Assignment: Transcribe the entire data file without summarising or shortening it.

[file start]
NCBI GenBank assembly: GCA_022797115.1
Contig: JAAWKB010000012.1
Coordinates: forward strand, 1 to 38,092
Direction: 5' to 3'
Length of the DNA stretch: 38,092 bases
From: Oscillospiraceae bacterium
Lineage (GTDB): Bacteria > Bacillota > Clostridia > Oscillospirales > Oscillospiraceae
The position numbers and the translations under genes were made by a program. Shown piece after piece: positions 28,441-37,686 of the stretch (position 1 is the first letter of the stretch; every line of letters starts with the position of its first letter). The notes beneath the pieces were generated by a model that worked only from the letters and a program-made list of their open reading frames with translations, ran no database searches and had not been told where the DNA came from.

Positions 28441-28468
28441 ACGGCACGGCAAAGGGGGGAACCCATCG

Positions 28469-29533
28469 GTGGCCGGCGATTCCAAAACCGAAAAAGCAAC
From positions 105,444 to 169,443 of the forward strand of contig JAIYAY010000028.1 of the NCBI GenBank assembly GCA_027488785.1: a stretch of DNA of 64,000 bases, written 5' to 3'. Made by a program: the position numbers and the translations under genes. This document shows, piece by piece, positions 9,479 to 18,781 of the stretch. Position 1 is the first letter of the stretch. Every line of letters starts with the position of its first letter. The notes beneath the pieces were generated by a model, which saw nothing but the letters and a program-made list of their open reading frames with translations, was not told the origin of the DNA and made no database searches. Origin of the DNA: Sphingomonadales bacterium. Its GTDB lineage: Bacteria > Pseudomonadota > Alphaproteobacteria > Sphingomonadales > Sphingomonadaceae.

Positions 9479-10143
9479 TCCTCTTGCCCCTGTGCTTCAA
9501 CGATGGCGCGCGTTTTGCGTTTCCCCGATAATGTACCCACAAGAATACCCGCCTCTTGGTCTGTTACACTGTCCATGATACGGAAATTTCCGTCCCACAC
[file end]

NCBI GenBank assembly: GCA_022797115.1
Contig: JAAWKB010000012.1
Coordinates: forward strand, 1 to 38,092
Direction: 5' to 3'
Length of the DNA stretch: 38,092 bases
From: Oscillospiraceae bacterium
Lineage (GTDB): Bacteria > Bacillota > Clostridia > Oscillospirales > Oscillospiraceae
The position numbers and the translations under genes were made by a program. Shown piece after piece: positions 28,441-37,686 of the stretch (position 1 is the first letter of the stretch; every line of letters starts with the position of its first letter). The notes beneath the pieces were generated by a model that worked only from the letters and a program-made list of their open reading frames with translations, ran no database searches and had not been told where the DNA came from.

Positions 28441-28468
28441 ACGGCACGGCAAAGGGGGGAACCCATCG

Positions 28469-29533
28469 GTGGCCGGCGATTCCAAAACCGAAAAAGCAAC
From positions 105,444 to 169,443 of the forward strand of contig JAIYAY010000028.1 of the NCBI GenBank assembly GCA_027488785.1: a stretch of DNA of 64,000 bases, written 5' to 3'. Made by a program: the position numbers and the translations under genes. This document shows, piece by piece, positions 9,479 to 18,781 of the stretch. Position 1 is the first letter of the stretch. Every line of letters starts with the position of its first letter. The notes beneath the pieces were generated by a model, which saw nothing but the letters and a program-made list of their open reading frames with translations, was not told the origin of the DNA and made no database searches. Origin of the DNA: Sphingomonadales bacterium. Its GTDB lineage: Bacteria > Pseudomonadota > Alphaproteobacteria > Sphingomonadales > Sphingomonadaceae.

Positions 9479-10143
9479 TCCTCTTGCCCCTGTGCTTCAA
9501 CGATGGCGCGCGTTTTGCGTTTCCCCGATAATGTACCCACAAGAATACCCGCCTCTTGGTCTGTTACACTGTCCATGATACGGAAATTTCCGTCCCACAC